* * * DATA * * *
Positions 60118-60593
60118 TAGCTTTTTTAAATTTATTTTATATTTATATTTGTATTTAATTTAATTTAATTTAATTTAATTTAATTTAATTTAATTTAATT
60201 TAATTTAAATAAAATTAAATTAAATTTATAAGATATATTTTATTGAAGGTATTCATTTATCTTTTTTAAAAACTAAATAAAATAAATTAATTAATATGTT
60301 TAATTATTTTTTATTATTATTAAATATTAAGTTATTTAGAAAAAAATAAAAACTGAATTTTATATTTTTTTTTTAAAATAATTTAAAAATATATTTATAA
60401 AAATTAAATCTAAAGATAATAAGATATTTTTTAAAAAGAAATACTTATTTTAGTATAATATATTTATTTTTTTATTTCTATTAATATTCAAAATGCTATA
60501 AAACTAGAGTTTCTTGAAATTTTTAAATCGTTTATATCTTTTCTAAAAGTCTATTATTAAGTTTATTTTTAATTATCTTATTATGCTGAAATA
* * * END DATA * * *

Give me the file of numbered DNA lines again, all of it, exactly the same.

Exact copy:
Positions 60118-60593
60118 TAGCTTTTTTAAATTTATTTTATATTTATATTTGTATTTAATTTAATTTAATTTAATTTAATTTAATTTAATTTAATTTAATT
60201 TAATTTAAATAAAATTAAATTAAATTTATAAGATATATTTTATTGAAGGTATTCATTTATCTTTTTTAAAAACTAAATAAAATAAATTAATTAATATGTT
60301 TAATTATTTTTTATTATTATTAAATATTAAGTTATTTAGAAAAAAATAAAAACTGAATTTTATATTTTTTTTTTAAAATAATTTAAAAATATATTTATAA
60401 AAATTAAATCTAAAGATAATAAGATATTTTTTAAAAAGAAATACTTATTTTAGTATAATATATTTATTTTTTTATTTCTATTAATATTCAAAATGCTATA
60501 AAACTAGAGTTTCTTGAAATTTTTAAATCGTTTATATCTTTTCTAAAAGTCTATTATTAAGTTTATTTTTAATTATCTTATTATGCTGAAATA